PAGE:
Story by Ken Krayeske • 11:00 PM EST
Marihuana: The Forbidden Medicine, published in 1993 by Lester Grinspoon and James Bakalar, widely considered to be the book that sparked the medical marijuana movement in California and across the country. Read testimonials similar to the book at Grinspoon's website RxMarihuana.org.
As a result of the well-researched Reconsidered in 1969, Grinspoon challenged policy before government committees. He remained a non-smoker to boost his appearance of objectivity.
By late 1972, Grinspoon understood elected officials sought to undermine his message by quizzing him on his smoking habits. An exchange on the U.S. Senate floor convinced Lester to light up. A hostile Senator inquired if he smoked, he replied:
"Senator, I will be glad to answer that question if you will first tell me whether if I answer your question affirmatively, you will consider me a more or less credible witness?" The Senator called Lester impertinent and left.
"That was the moment I decided the time had come," Grinspoon says. Within a week, he and Betsy tested a doober at a party. In retrospect, Grinspoon figures that first night he reached an anxiety high.
Two tries later, at age 44, he got stoned. He knew because Neopolitan cookies tasted better than ever, and because, he says, he grasped the Beatles' psychedelic masterpiece "Sgt. Pepper’s Lonely Hearts Club Band."
"That was the first thing to let me know that I was there," Lester says. "It was an implosion." That, of course, reminds him how later in 1972, he helped John Lennon stay in the U.S.
Attorney General John Mitchell, either at Mitchell's wife Martha's behest or because of Lennon's politics, tried to extradite Lennon. Before the trial, Grinspoon dined with John and Yoko.
Conversation, of course, drifted to Grinspoon's first cannabis experience with "Sgt. Pepper's." Grinspoon took the stand on Lennon's behalf, and the Beatle was allowed to stay in the country.
Around this time, Harvard derailed Grinspoon's bid for professorship. He was nominated and rejected. Seemingly unaffected, Grinspoon used the formula of Marihuana Reconsidered to examine more illegal drugs. In 1975, he published LSD Reconsidered; in 1977, Cocaine Reconsidered.
While Harvard balked, Grinspoon's extracurriculars didn't phase his peers in the American Psychiatry Association, so long as the APA profited. In 1980, he struck gold. What if, he wondered, we collected the year's best psychological papers in one book? The APA sold the inaugural Annual Review for $40. It thrives 28 years later.
"Harvard hates this," Grinspoon says. "The APA made a lot of money on it. In fact, I got ten percent royalty which I turned over to the department of psychiatry at Harvard because I felt I did so much of this on Harvard time that I really didn't deserve it all."
After editing the Annual Review for the American Psychiatry Association four years, Dr. Lester Grinspoon's boycott of drug company perks forced him out of the APA. As chair of the program committee, Grinspoon arranged conferences for 12,000 doctors. He clashed with the APA's medical director over drug industry sponsorship of these conferences.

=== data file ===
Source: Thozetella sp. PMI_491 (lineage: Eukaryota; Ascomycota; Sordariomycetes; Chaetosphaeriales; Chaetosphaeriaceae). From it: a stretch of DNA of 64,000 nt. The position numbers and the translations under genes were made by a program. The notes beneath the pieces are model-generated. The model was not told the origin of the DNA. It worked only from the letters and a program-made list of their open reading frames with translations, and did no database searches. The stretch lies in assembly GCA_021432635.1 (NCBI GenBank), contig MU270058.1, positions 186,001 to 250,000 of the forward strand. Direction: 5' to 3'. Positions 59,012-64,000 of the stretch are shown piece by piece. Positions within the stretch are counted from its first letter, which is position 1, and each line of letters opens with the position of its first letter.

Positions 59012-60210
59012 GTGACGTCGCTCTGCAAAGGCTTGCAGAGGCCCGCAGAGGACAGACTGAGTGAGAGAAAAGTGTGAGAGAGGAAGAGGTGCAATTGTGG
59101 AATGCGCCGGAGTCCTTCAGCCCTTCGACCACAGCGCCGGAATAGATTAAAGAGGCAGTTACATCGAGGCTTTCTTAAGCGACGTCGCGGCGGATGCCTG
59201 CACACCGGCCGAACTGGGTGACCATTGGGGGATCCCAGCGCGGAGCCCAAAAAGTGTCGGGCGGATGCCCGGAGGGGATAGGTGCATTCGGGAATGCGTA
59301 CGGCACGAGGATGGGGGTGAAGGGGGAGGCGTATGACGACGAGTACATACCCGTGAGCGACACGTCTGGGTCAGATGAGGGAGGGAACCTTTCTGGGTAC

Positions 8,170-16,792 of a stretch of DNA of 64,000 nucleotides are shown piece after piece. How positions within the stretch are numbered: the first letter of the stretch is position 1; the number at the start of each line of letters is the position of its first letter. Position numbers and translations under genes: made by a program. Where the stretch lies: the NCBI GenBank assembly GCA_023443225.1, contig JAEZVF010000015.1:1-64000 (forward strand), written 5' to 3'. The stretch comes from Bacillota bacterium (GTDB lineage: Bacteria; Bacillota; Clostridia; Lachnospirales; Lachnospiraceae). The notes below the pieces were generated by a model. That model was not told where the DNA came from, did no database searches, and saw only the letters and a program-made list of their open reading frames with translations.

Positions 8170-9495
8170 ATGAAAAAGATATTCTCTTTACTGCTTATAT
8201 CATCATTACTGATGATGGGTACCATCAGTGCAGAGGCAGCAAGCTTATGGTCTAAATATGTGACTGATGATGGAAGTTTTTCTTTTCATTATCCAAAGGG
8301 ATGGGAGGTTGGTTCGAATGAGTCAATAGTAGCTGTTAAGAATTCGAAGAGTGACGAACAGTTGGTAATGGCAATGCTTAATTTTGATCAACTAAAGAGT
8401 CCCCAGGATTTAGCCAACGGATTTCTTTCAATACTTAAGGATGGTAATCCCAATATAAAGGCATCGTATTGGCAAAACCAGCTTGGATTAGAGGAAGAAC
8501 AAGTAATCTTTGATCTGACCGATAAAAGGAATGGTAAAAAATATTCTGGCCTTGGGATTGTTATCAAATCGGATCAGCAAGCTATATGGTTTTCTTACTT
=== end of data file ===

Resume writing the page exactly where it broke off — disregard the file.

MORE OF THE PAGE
"The drug companies were constantly knocking at the door," Grinspoon says. A drug company that manufactures a drug to treat negative signs of schizophrenia would pay the APA to allow them to run a symposium on treating negative signs of schizophrenia.
"Usually, it's not that bald-faced," he says. He suggested that the APA raise dues to maintain its integrity. "That didn't fly," he says.
Admitting the brilliance of the Annual Review probably sickened his Harvard superiors. They congratulated him, only to dare him to duplicate the feat for them.
"I went home that night and I smoked," Grinspoon says. "I didn't smoke every night, but I did that night and I thought."
What about a publication? "See, there was already the Harvard Health letter. I thought 'What about a Harvard Mental Health letter?' It sounded good the next morning," Lester says.
Harvard went for it. "The Mental Health Letter has been earning a fair amount of money," Grinspoon says. He edited it for 16 years with James Bakalar, his co-author on 1993's Marihuana: the Forbidden Medicine.
Marihuana: the Forbidden Medicine evidences cannabis' medicinal efficacy through hundreds of testimonies written by patients with dozens of ailments. The book, in plain language, provokes intense feelings as the reader learns about people who suffer not only from awful diseases, but a callous government that punishes them for taking the best medicine.
"We used a calm tone," Bakalar says. "Several people who have read it said it made them angry. We figured it is better to present it in a not too polemical way, and to state the facts as calmly and objectively as you can."
In the partnership, Bakalar says he is the wordsmith and Grinspoon the idea man. The duo has co-written four books since 1973, co-edited another and published numerous articles.
"Sometimes we have slight differences of opinion," Bakalar says. "I found that working with him has been very smooth."
Bakalar, another non-practicing lawyer (he earned his juris doctor in 1967), never smokes, however, he defends the right of others to.
"I have always felt the same way about this issue," he says. "I think the policies are poor and they should be changed."
They continue the work of Forbidden Medicine through the website RxMarihuana.org. Structured like the book, patients use the site to describe how pot treats more than 100 illnesses.